Case study 2: Immigration
A group that campaigns on immigration and xenophobia delivered a high profile poster campaign, followed by a digital campaign that went on for a number of months. The campaign aimed to show immigrants as real people.
Although the campaign had been originally planned to go live the previous year, it was delayed for various practical reasons, and the poster campaign was launched in the period before the general election. The costs of the poster and digital campaign in the regulated period were above the registration thresholds in each part of the UK.
The activity is aimed at the public since it uses billboards, websites and social media.
Call to action to voters
There is no call to action of any kind, and in particular nothing related to voting behaviour.
The campaign is positive about immigrants. It suggests that we should be welcoming to immigrants as well as hinting at the view that immigrants are an economic and social good, and therefore the campaign can reasonably be regarded as in favour of immigration in general. It does not mention parties or candidates, or any particular policy.
Context and timing
The organisation has campaigned on the issue for some time. The campaign has been planned for a long time and was intended to be released much earlier, but now it is very close to the election. Immigration is a high profile issue in the election, and is associated in particular with UKIP. However UKIP usually focus explicitly on immigration from the EU, which the campaign does not. Neither of the two largest parties have a distinctive view on the issue, although the Conservative Party have a well-known target to reduce non-EU immigration to the ‘tens of thousands’. No particular policy is alluded to by the poster campaign. The broad issue of ‘immigration’ is not enough to link the campaign to UKIP or any other party or category of candidates.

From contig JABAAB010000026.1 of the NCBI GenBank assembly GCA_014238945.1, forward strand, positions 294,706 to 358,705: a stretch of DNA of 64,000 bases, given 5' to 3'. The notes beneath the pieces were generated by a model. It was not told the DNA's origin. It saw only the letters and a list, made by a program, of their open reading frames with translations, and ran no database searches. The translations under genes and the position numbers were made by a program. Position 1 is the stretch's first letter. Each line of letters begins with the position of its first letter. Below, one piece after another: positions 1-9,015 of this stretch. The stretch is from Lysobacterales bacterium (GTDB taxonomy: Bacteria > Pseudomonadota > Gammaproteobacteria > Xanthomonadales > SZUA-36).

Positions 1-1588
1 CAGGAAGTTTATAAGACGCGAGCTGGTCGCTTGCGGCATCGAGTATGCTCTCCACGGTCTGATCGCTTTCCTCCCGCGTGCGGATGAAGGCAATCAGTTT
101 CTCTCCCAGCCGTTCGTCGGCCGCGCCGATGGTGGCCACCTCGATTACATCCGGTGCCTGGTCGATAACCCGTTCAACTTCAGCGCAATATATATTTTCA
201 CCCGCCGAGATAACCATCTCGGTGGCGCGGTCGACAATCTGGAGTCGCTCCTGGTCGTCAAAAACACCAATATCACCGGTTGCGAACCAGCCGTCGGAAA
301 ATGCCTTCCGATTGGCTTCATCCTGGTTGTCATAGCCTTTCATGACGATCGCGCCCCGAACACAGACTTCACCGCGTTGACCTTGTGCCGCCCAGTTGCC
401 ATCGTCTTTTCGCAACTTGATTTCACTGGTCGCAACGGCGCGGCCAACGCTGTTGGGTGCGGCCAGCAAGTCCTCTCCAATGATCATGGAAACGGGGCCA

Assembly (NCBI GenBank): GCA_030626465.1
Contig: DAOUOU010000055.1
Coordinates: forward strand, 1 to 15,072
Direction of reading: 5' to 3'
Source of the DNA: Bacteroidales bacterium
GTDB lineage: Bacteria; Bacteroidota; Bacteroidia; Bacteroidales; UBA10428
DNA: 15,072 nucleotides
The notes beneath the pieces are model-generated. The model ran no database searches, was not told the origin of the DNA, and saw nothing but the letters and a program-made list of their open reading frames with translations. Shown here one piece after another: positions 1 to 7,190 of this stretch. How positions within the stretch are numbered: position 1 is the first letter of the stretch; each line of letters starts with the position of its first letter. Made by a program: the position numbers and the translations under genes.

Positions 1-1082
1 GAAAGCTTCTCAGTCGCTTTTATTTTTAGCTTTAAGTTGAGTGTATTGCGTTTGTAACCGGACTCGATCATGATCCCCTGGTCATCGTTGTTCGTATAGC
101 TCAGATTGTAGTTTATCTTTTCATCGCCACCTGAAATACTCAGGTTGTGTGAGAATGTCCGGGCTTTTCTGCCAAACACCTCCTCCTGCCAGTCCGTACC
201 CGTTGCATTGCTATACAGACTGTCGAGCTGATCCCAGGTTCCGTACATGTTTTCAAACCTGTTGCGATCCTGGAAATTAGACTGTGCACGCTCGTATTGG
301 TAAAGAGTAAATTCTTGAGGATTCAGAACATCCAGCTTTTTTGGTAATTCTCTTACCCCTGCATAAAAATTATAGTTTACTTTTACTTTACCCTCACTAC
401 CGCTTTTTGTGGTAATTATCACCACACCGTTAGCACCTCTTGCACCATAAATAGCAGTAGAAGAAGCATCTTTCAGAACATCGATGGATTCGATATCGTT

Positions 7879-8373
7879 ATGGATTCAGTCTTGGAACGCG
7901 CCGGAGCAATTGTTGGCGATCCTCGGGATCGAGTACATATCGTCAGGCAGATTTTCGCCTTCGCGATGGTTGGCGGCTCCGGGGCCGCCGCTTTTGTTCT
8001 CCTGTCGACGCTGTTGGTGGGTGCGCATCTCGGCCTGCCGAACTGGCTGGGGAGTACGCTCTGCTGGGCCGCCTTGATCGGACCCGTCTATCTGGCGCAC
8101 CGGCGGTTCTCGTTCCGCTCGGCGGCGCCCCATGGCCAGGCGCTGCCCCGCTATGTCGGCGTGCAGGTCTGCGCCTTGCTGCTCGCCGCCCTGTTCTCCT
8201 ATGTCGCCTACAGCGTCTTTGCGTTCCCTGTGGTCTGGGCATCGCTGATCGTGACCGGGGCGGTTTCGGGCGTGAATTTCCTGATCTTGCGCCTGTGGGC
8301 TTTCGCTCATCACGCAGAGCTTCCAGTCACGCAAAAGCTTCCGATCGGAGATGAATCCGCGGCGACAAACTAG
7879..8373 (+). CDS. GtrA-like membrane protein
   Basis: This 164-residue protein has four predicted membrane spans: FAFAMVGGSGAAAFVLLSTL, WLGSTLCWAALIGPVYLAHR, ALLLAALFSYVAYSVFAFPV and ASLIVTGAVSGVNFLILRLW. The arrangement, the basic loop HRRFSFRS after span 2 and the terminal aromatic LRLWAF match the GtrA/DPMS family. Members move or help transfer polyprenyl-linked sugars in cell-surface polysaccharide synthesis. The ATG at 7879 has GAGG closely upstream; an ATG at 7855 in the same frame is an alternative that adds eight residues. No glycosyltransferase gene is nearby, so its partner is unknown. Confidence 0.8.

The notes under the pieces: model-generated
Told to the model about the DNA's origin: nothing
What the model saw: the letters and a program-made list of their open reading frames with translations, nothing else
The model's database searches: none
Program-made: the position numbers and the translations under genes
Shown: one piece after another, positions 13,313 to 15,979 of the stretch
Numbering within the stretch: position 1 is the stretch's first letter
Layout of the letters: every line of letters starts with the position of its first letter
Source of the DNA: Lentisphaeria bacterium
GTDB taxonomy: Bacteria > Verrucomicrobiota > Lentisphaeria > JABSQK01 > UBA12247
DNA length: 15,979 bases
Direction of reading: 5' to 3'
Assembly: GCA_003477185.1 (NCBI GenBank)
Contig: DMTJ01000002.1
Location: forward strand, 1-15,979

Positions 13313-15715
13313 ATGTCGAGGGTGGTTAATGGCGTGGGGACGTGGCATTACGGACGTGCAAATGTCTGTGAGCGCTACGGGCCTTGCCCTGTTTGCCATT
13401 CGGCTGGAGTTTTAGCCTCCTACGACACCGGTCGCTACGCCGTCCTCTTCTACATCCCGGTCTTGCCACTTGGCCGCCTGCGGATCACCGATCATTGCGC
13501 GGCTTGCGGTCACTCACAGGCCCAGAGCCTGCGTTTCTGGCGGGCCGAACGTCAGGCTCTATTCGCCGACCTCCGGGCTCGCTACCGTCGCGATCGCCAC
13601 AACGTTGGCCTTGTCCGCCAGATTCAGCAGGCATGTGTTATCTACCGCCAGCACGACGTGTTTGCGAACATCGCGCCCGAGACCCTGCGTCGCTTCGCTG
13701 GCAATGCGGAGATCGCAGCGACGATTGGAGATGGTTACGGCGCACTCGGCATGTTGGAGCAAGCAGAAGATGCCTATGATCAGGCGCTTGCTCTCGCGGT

How a reasonable person would see the activity
A reasonable person would think that the intention of the activity was to change the general debate around immigrants, primarily in the media but also from politicians. Due to the proximity to the election and the subject matter, a reasonable person might consider the possibility that the posters were aimed at UKIP, and perhaps to a lesser degree the Conservative Party. However, given that the campaign has not been changed since it was originally designed to be launched in a period where there was no election, overall a reasonable person would not see the campaign as intended to influence voters.
This activity cannot reasonably be regarded as intended to influence voters to vote for a political party or category of candidates, so the purpose test is not met. The spending on the activity is not regulated, and the campaign group does not have to register.